The Salvation Army is getting an early start on its holiday fundraising campaign due to the unprecedented demands of the coronavirus pandemic.
“It would be no exaggeration to say that since the pandemic began in mid-March, the Salvation Army has seen a tsunami of human need,” said Kenneth Hodder, Salvation Army’s National Commander.
Since March, Salvation Army USA has provided more than 100 million meals, 1.5 million nights of safe shelter, plus emotional and spiritual support to over 800,000 people across the US. They expect those numbers to grow, bracing for a 155% increase in the need for their services heading into the holiday season. Those services include putting food on the table, paying bills, providing shelter, and even helping place gifts under the tree.
“We will go from our average of about 2.6 million people every year to more than 6.6 million people.”
The new campaign is called “Rescue Christmas,” and it kicked off on September 14 — 100 days before Christmas.
“Our traditional red kettle campaign, a symbol of Christmas and Americans caring for one another, is going to be increasingly difficult this year,” Hodder told CNN.
“We believe that Christmas for millions of Americans is at risk,” the commander said. “The need that we see at Christmas will last far beyond the holidays.”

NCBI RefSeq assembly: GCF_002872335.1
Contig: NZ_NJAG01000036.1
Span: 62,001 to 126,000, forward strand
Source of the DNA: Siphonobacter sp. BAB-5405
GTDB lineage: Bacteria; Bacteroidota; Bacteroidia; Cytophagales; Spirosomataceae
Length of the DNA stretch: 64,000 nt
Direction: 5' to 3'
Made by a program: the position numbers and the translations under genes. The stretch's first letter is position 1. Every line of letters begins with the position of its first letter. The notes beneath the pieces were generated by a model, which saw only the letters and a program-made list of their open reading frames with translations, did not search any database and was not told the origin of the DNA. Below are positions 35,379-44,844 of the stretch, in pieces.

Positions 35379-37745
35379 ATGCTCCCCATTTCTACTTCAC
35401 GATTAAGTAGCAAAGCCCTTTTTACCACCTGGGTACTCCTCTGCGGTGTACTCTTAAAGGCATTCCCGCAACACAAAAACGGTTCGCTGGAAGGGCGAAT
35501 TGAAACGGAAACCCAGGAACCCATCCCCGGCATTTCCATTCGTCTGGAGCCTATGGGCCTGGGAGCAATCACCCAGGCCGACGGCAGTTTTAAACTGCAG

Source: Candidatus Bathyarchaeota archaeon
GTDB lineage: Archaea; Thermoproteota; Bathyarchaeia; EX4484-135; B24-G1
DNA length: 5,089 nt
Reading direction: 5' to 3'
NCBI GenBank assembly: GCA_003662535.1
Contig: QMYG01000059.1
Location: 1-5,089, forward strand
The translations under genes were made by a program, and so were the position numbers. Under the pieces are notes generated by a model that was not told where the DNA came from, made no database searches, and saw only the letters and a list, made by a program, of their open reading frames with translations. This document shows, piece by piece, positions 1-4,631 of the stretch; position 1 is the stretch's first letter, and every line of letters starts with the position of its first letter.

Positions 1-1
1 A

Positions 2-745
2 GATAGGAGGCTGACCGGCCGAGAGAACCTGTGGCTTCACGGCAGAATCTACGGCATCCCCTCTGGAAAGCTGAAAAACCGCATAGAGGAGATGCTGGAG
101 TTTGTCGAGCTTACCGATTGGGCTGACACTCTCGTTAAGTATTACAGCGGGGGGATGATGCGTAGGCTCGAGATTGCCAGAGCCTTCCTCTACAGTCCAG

Last year, the Salvation Army raised $126 million with its Red Kettle campaign; they expect to only bring in half that much this year.
“That would be disastrous for our ability to meet the needs of people,” Hodder said. “So, for us, the Christmas Kettle Campaign not only is a symbol, but it is a means of acquiring the vital resources that we need.”
Red Kettle goes virtual
Although this year’s campaign got an early start, you won’t be seeing as many kettles this season as you have in Christmas past.
“Most people are carrying less cash than they have in the past. We have less foot traffic at some stores, and as unemployment has risen, so many people who have given to the army in the past are in fact, coming to us for help.”
In response, the organization shifted focus to online donations and launched the “Rescue Christmas” donation page.
“People can go to that website today, and they can provide a one-time donation, find volunteer opportunities and also enlist in the army and make a $25 monthly sustaining gift,” added Hodden.
Local donations will continue to stay in the communities from which those funds are given. The Salvation Army assures that .82 cents of each dollar donated goes directly to helping those in need.
“We want to make sure everyone who comes to the Salvation Army will get what they need, not only for Christmas but to know that there’s hope and that there’s a bright future ahead.”
You can donate online here.